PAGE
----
The Giants do in its live auctions what eBay does so well online -- play on people’s impatience. The latter does it by offering a “Buy It Now” option in many of its listings. At Municipal Stadium, fans get a "Buy It Off the Table" option. It’ll cost them, though.

“That number ranges, even fluctuating based on the player,” said Paoli. “An average price is $400, but for the San Jose Bees jerseys we did last year it was $1,000. It should’ve been more.”

You can hear the regret in Paoli’s voice when she mentions the Bees jersey Hall-of-Famer George Brett wore during his appearance at the game. The team set the Buy It Now price at $2,000. It sold in less than a minute.

“We haven’t perfected the pricing yet, but we have at least one jersey bought off the table at every auction,” she said. “That extra few hundred dollars helps offset the others that get the minimum bid of $85 to $100.”

And even the minimum bid price is $20 to $30 above cost. 

Don’t Forget the Players

Guess who really gets psyched about special jerseys? The players. Paoli said one-off jerseys break the monotony of a long season and has them excited to bid.

“They will come running out of dugout as soon as they see the jerseys on the counter because they want to buy theirs before the auction,” said Paoli.

That can be a problem. A top prospect may want his jersey, but his is the one that is likeliest to get the highest bid. So, the team now takes orders from the players and includes them with the regular order. 

“We go down to the clubhouse with the artwork and order form," said Paoli. "It’s been a really good addition for us.”

Definitely Log On

Even without great live auction results, teams can make a killing online. In fact, Paoli said the Giants are mulling a hybrid scenario in which fans at the game can bid online via their phones against people who aren’t at the game.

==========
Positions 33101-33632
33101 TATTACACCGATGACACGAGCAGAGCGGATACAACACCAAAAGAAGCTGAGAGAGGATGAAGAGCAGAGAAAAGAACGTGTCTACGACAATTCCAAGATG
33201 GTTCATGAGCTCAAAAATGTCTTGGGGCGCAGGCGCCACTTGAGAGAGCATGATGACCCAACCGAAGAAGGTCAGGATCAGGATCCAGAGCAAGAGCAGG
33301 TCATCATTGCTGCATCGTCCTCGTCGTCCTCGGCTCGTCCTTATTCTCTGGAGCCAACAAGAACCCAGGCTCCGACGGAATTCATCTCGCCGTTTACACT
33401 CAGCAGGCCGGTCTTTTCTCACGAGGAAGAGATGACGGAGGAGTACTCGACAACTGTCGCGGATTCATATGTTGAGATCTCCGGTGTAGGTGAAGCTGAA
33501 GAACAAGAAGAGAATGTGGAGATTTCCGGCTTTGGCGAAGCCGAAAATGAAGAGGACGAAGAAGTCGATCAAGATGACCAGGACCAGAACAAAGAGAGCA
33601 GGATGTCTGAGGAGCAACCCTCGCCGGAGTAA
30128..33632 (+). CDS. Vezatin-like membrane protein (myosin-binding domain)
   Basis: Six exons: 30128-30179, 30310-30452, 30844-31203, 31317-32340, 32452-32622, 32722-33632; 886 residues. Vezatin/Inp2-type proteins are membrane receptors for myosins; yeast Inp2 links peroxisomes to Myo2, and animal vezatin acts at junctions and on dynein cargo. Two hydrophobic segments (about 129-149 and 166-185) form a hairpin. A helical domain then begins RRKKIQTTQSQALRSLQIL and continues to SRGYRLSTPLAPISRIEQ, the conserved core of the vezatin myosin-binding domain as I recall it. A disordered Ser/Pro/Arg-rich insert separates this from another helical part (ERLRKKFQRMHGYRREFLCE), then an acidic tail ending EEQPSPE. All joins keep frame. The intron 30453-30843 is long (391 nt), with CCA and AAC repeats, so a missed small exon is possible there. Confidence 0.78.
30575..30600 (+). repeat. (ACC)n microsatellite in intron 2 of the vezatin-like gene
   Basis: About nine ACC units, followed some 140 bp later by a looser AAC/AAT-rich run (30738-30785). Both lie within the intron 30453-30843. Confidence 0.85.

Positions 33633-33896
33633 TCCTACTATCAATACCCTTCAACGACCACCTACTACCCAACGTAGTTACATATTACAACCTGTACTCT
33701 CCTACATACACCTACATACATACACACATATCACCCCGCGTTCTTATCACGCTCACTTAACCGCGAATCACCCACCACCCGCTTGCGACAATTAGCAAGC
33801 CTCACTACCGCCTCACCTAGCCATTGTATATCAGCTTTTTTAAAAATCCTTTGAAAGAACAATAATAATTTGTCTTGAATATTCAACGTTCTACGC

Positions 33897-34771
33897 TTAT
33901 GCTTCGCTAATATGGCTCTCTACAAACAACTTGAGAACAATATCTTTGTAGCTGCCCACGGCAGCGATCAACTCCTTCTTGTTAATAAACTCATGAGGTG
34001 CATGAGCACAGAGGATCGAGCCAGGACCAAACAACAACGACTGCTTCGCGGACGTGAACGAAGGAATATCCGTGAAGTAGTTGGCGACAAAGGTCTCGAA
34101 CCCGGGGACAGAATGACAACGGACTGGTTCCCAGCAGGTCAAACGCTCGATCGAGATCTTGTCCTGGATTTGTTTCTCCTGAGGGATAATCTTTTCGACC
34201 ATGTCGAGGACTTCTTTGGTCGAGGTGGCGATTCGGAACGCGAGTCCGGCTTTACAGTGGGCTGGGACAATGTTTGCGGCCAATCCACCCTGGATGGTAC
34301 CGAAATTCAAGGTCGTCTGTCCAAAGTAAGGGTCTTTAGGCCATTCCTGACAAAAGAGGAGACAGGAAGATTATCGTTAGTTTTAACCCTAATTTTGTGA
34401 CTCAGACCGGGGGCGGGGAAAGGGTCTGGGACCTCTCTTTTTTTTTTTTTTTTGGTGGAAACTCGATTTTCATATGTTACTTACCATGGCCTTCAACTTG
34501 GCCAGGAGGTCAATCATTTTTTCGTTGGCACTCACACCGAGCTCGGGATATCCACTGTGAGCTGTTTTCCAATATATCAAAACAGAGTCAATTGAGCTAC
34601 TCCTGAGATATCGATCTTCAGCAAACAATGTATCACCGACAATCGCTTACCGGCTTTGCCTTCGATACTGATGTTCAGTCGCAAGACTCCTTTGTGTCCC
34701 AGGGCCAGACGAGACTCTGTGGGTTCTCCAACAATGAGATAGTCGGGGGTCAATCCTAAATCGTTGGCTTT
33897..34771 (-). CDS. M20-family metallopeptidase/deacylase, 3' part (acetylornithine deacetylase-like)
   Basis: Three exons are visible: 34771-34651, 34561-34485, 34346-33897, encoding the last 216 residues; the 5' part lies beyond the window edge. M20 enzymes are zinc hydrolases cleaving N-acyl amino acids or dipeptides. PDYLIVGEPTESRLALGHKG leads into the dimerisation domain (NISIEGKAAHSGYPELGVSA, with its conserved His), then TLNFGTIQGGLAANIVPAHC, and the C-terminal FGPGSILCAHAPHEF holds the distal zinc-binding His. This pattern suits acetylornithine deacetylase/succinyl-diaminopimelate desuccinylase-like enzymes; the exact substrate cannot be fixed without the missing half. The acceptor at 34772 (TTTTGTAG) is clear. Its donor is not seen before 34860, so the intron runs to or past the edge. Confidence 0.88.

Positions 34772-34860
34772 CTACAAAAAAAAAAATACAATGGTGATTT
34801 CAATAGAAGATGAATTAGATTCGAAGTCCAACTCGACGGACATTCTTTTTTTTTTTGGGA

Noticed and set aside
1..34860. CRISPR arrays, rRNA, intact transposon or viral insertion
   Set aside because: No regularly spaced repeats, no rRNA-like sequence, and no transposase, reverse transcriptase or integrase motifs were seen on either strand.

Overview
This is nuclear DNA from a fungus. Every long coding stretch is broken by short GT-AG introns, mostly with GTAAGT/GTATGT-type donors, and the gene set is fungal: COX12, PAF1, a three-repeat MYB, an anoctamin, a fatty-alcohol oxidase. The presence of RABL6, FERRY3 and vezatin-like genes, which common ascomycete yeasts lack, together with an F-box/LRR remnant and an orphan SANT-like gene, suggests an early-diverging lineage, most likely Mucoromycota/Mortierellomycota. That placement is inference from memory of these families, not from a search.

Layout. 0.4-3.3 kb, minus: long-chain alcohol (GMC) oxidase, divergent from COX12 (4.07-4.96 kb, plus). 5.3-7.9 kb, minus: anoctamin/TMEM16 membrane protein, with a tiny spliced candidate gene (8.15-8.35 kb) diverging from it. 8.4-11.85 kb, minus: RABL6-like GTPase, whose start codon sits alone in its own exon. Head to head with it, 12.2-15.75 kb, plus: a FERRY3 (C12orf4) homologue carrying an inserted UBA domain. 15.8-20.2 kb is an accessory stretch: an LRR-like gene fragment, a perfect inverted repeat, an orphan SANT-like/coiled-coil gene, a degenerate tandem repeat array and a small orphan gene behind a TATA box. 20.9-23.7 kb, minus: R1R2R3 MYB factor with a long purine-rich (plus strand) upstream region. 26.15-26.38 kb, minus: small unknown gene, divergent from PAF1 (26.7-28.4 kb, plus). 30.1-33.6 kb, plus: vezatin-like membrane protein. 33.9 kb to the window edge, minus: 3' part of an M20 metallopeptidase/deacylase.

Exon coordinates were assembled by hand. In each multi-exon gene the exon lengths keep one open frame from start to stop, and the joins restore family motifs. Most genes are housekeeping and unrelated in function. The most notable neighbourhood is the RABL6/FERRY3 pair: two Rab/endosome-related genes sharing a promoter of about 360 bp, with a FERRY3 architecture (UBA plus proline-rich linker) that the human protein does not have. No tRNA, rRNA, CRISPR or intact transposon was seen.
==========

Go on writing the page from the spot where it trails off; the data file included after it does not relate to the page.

Brunson said whenever the Pelicans announce an online jersey auction via social media, she and her staff tag the aforementioned Uni Watch and Sportslogos social media accounts, which prompts those editors to retweet or repost the announcement. Bottom line? Suddenly, a lot more people on the Internet know about the auction.

“We post our coaching staff’s jerseys online about two weeks before the game date, just so people can see the jerseys,” said Brunson. “Then the rest of the team and even our blank jerseys go up for auction at the game. If no one bids on a jersey, then we throw it up online.”

The online auction bids, said Brunson, tend to be higher than those taken at the game, which has the Pelicans thinking about doing more online this year.

Get Everything Signed

When auction-winning Giants fans retrieve their jerseys from the players after the game, they always do the same thing. Take a selfie, then get it signed. That got Paoli thinking.

“We now auction off a team autographed jersey, which always goes for more money than a regular jersey” she said. “We’ve also auctioned some team autographed hats, and those always do well.”

Paoli has also learned that fans typically fixate on one player. Last year, first base prospect Chris Shaw was that guy. So in addition to his game-worn jerseys, Paoli had a few others made with his number, then had Shaw sign them. All of them went in the ensuing auction.